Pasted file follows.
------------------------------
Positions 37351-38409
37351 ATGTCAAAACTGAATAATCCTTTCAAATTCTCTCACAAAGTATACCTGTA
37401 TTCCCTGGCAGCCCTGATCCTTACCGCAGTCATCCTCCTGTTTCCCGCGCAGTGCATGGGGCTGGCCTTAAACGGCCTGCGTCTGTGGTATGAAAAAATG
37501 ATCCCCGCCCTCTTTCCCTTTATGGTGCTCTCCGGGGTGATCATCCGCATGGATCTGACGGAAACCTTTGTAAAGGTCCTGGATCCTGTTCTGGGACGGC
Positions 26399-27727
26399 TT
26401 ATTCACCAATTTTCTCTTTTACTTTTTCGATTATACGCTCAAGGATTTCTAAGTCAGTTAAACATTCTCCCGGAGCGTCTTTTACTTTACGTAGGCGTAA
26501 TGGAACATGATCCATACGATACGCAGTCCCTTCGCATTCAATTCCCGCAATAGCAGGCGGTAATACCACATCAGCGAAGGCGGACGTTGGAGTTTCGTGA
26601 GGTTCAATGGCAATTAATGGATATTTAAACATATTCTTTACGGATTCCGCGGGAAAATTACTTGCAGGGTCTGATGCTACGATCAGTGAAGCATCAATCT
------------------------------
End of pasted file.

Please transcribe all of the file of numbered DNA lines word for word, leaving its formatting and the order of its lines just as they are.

Positions 37351-38409
37351 ATGTCAAAACTGAATAATCCTTTCAAATTCTCTCACAAAGTATACCTGTA
37401 TTCCCTGGCAGCCCTGATCCTTACCGCAGTCATCCTCCTGTTTCCCGCGCAGTGCATGGGGCTGGCCTTAAACGGCCTGCGTCTGTGGTATGAAAAAATG
37501 ATCCCCGCCCTCTTTCCCTTTATGGTGCTCTCCGGGGTGATCATCCGCATGGATCTGACGGAAACCTTTGTAAAGGTCCTGGATCCTGTTCTGGGACGGC
Positions 26399-27727
26399 TT
26401 ATTCACCAATTTTCTCTTTTACTTTTTCGATTATACGCTCAAGGATTTCTAAGTCAGTTAAACATTCTCCCGGAGCGTCTTTTACTTTACGTAGGCGTAA
26501 TGGAACATGATCCATACGATACGCAGTCCCTTCGCATTCAATTCCCGCAATAGCAGGCGGTAATACCACATCAGCGAAGGCGGACGTTGGAGTTTCGTGA
26601 GGTTCAATGGCAATTAATGGATATTTAAACATATTCTTTACGGATTCCGCGGGAAAATTACTTGCAGGGTCTGATGCTACGATCAGTGAAGCATCAATCT